Bottom line is that if you are oversleeping regularly your body is SPEAKING TO YOU. Are you listening? Our body clock, also known as circadian rhythm, functions best when we have a consistent sleep and wake time. Sounds possible but how do you enact this?
- Select your optimal number of sleep hours to function at your best.
- Then, determine your WAKE TIME, likely based on your work schedule or family demands.
- GET UP at the SAME TIME EVERY DAY, including weekends.
- Put your alarm clock across the room. When it rings, GET UP. NO snooze button.
- Go to bed at the SAME TIME EVERY NIGHT, within about 1/2 hour range.
- COMMIT to this for at least 2 weeks, with a goal of 4, then reevaluate your sleep and wake times.
If you do improve your sleep habits and after a few weeks are still oversleeping, it's time to see your physician to assess whether you may have a sleep disorder needing diagnosis and treatment. Sleep is a necessity, both in quality and quantity.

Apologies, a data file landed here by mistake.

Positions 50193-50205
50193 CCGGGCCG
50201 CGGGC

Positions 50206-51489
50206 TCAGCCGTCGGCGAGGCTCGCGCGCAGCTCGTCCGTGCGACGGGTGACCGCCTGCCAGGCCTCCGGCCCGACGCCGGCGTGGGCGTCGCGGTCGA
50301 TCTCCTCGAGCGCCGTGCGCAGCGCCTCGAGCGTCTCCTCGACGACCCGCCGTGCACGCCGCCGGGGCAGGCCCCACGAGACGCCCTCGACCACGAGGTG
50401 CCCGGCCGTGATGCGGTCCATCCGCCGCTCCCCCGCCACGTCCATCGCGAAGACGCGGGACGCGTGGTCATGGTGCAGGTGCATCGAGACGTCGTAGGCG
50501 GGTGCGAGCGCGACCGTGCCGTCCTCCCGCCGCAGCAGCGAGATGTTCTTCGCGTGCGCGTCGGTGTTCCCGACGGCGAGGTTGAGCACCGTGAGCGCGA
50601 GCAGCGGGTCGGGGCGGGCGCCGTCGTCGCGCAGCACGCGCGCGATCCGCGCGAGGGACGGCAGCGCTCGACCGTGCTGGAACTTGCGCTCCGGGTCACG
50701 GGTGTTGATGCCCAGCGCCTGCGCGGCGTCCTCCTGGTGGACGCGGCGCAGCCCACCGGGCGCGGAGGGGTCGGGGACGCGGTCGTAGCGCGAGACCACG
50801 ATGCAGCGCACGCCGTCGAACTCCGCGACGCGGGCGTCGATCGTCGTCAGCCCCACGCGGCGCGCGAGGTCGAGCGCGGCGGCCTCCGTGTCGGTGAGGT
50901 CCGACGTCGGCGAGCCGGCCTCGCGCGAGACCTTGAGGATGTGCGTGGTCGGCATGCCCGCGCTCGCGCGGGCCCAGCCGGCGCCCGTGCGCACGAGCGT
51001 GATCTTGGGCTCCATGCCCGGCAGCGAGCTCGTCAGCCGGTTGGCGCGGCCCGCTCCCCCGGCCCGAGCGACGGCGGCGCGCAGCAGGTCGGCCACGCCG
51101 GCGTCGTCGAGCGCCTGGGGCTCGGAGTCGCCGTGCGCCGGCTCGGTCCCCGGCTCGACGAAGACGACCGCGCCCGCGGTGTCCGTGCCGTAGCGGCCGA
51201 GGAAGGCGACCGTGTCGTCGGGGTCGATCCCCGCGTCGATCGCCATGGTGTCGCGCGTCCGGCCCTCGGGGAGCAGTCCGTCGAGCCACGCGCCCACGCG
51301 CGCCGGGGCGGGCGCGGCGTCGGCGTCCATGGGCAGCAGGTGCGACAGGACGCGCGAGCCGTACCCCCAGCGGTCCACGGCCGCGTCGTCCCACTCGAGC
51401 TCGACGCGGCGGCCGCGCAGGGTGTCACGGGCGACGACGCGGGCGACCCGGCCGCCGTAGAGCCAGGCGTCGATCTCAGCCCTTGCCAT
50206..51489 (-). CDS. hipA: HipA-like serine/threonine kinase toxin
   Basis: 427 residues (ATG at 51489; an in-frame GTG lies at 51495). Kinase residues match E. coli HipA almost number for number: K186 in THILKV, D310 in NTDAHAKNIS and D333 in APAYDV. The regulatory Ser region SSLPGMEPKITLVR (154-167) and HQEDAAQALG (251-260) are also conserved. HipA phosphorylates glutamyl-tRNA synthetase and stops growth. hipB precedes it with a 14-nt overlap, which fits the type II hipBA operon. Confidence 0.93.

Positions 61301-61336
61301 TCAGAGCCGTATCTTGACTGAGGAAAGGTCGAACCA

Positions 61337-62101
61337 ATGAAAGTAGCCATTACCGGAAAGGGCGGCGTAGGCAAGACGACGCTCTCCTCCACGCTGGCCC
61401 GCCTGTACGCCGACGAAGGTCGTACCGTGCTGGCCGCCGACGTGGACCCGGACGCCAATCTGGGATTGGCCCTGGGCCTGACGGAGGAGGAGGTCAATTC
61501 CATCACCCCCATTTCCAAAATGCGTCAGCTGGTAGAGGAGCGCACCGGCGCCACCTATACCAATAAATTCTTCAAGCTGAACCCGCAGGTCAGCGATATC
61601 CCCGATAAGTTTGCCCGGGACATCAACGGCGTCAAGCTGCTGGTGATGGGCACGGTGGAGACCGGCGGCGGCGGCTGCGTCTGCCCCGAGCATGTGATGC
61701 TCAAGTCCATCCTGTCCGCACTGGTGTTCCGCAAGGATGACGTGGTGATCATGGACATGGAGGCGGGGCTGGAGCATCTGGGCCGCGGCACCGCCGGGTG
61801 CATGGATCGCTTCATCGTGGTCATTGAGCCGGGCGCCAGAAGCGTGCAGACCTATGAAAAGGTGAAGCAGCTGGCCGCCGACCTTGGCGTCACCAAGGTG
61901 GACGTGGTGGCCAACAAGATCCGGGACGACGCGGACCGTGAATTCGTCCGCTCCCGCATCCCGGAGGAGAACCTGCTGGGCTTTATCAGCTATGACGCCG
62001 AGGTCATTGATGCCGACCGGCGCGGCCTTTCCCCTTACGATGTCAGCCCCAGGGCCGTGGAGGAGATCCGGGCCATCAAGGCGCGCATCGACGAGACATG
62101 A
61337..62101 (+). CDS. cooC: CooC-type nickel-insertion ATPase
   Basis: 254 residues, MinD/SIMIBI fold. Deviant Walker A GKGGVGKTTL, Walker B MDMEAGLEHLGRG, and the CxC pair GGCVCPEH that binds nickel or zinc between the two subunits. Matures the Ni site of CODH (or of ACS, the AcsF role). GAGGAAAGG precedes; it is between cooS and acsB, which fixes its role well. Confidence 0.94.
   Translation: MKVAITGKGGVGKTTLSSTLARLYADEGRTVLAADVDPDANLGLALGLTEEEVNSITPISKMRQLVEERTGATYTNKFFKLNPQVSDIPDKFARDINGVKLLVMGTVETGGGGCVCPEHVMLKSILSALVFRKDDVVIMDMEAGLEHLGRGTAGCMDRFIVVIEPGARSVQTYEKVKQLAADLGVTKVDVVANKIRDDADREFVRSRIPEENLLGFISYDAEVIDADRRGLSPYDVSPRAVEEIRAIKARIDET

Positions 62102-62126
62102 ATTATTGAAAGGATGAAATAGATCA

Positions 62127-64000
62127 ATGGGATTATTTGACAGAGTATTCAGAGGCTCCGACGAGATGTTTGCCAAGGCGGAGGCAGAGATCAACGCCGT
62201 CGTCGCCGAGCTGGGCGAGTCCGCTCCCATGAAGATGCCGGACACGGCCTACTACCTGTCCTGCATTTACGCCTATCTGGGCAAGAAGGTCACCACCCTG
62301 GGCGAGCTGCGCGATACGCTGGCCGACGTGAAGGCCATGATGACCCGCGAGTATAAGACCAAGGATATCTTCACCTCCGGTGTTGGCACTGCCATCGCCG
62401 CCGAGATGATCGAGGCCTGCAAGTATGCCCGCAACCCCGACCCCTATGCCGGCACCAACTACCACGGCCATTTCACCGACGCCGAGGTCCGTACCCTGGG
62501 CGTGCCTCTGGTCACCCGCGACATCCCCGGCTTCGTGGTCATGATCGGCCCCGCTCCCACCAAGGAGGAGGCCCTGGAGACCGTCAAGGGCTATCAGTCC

Oversleeping usually isn't about needing more sleep - it's usually about being exhausted because of some other physical, mental, emotional, or spiritual deficit.
- Set an alarm or two.
- Get to bed before midnight - the 90min sleep phase before midnight is very rejuvenating and will help to prevent morning fatigue.
- Eat breakfast within 30 minutes of rising. People who eat breakfast are more likely to wake with energy and habitually eating breakfast increases metabolism (and promotes better sleep at night).
- Drift off to sleep thinking of something - even small - that you're looking forward to the next day.
- Withdraw consciously from technology to enable your sleep to hit deeper levels so you wake up more refreshed.
- Deal with emotional gremlins which might be causing you to escape into sleep and pull the duvet over your head.
- Address the true sources of your fatigue - do you need to exercise more? Eat more healthily? Get a new job? Leave that toxic relationship?
- Live a meaningful and purposeful life - know what you care about and do it. People who have purpose tend to wake up with energy.
Sleeping Well: The Most Important Things You Can Do